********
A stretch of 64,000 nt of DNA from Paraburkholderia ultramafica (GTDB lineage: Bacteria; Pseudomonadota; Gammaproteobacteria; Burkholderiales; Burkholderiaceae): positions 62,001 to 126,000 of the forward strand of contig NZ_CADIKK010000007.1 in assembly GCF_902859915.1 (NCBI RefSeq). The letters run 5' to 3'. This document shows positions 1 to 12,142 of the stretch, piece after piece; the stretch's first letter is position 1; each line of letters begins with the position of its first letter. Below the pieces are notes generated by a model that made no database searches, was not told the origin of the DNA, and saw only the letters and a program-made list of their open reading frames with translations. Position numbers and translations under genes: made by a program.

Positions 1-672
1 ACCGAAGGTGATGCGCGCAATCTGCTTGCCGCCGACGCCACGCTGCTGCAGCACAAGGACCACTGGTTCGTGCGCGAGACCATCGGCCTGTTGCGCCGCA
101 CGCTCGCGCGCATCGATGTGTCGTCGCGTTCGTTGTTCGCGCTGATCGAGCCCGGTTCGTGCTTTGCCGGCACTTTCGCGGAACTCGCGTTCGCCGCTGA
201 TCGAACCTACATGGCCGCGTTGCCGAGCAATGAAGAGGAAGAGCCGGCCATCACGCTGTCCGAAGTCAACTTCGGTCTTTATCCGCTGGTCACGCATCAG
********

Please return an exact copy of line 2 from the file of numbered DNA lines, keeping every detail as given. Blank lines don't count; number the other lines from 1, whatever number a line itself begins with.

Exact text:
Positions 1-672